Which movies failed to live up to the literal meanings of their titles?

Neither clock nor orange. Discuss.

Today our parent site JTA reported that a woman has filed a lawsuit against the makers of the movie Drive, alleging that it is anti-Semitic.

In her lawsuit, she also complained that there was “very little driving in the motion picture.”

So not only is Drive anti-Semitic– its title is also not a literal representation of what the movie is actually about. Damn you highbrow writers and your metaphors!

While I can’t say for certain if any of the charges leveled against the film and makers are true since I haven’t watched the movie (though it is inevitable that I will since it stars Ryan Gosling), this totally unfrivolous lawsuit has made me wonder — what other films have misled viewers with their non-literal titles?

Here are a few examples:

Clockwork Orange: There were neither clocks nor orange in the film. This sounds like a topic for Coffee Talk with Linda Richman.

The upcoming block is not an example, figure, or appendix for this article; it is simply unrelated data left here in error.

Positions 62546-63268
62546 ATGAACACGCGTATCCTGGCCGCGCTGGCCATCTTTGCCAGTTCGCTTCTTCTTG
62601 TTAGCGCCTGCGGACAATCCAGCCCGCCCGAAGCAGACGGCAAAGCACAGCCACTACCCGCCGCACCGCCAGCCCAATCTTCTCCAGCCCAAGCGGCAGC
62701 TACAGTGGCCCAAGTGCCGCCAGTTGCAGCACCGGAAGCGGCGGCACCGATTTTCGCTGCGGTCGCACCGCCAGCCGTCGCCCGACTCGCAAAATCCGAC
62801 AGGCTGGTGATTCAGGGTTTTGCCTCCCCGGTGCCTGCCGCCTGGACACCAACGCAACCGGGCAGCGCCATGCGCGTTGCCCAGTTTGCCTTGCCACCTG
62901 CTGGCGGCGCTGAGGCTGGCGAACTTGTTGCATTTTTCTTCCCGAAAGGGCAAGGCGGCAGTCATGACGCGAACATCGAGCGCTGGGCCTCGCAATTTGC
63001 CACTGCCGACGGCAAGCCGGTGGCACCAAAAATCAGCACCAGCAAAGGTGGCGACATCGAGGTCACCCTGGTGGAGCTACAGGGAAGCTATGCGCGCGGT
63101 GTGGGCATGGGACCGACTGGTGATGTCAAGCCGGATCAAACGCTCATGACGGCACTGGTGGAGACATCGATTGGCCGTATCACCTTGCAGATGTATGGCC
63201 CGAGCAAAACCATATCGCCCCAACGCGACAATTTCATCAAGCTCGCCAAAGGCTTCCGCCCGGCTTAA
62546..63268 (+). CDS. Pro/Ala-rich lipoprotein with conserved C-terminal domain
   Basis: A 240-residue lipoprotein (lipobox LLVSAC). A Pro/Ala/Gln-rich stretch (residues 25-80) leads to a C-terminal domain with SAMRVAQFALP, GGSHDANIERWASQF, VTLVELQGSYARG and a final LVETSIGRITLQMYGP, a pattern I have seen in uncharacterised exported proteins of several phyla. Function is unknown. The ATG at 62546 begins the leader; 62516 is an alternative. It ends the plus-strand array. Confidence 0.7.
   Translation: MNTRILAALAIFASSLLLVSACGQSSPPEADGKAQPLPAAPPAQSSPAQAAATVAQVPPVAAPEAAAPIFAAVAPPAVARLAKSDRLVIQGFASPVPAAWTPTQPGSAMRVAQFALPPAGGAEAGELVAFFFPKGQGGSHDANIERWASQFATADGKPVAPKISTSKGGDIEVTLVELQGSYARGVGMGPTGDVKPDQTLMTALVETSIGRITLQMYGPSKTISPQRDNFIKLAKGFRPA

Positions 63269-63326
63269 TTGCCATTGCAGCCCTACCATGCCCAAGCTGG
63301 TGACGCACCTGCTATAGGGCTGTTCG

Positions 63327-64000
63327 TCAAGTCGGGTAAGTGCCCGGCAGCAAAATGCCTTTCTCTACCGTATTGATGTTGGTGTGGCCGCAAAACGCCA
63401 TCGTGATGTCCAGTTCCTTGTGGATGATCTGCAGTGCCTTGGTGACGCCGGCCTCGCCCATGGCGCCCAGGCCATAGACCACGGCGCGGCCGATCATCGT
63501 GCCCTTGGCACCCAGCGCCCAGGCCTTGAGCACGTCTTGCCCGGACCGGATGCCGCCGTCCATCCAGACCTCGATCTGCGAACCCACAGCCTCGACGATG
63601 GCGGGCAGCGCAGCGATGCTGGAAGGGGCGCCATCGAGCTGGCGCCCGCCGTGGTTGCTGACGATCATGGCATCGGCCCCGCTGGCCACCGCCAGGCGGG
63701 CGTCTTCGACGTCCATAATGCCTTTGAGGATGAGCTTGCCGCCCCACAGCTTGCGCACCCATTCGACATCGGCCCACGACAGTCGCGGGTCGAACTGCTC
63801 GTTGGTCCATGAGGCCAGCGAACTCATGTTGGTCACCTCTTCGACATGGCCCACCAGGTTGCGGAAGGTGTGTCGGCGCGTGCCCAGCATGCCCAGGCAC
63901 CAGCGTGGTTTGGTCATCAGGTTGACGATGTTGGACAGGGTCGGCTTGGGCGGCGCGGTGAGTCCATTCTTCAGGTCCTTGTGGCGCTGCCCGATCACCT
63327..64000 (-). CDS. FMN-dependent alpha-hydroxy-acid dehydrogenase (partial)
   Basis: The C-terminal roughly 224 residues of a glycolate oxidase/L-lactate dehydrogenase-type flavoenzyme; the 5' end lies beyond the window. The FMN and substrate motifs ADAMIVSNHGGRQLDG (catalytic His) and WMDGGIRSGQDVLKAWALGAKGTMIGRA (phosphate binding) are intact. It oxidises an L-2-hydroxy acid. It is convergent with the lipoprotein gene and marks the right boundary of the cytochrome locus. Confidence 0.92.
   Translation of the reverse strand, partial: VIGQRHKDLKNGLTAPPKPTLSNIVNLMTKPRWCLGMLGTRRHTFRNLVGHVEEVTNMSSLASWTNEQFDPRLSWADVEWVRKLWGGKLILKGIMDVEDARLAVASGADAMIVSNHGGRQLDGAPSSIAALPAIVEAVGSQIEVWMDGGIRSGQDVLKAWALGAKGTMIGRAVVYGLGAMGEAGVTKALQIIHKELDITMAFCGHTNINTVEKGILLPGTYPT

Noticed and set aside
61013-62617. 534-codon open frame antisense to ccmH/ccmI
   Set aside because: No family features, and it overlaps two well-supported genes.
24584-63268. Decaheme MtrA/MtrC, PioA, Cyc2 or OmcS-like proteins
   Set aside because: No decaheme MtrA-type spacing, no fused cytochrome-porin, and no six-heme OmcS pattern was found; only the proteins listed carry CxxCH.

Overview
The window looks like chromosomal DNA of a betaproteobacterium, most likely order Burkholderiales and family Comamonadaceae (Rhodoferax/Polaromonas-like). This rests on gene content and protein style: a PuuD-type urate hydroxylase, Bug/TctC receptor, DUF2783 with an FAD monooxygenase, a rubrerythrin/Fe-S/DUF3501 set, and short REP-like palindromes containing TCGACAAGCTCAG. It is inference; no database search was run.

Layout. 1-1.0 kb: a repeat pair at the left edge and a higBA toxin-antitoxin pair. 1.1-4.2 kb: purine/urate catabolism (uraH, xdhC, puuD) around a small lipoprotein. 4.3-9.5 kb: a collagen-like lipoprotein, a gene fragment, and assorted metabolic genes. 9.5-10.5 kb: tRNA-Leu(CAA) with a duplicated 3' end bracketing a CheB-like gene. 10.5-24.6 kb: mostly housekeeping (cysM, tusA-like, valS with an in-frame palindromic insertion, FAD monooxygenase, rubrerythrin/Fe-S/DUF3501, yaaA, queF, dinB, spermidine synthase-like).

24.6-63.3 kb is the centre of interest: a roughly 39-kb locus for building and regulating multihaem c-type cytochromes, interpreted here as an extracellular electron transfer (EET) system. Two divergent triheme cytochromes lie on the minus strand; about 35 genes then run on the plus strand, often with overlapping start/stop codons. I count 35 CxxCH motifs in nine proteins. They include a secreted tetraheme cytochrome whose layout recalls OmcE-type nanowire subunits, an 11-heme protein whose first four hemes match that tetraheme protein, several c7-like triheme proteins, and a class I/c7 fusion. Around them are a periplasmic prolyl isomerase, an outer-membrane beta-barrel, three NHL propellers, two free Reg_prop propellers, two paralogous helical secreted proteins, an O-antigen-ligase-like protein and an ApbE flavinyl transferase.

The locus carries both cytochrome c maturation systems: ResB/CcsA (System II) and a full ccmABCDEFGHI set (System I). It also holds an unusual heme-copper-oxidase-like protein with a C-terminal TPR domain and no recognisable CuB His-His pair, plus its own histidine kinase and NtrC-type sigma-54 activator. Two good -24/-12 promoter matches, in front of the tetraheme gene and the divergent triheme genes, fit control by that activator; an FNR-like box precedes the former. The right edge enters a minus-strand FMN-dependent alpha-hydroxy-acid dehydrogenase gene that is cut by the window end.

The Thin Red Line: I don’t remember seeing the American or Japanese soldiers painting red lines in the sand. That would’ve been a bad idea for camouflage in the jungle.

Winter’s Bone: To my knowledge, no one boned in that movie.

Moneyball:  The ball was not made of greenbacks.

Reservoir Dogs: Who let the dogs out? No one — cause there were no dogs in the film.

Those are just a few examples of movies that have forced us to think beyond the literal meaning of titles. I know that there are many other films out there that have similarly misled audiences. Tell us what they are in the comments!

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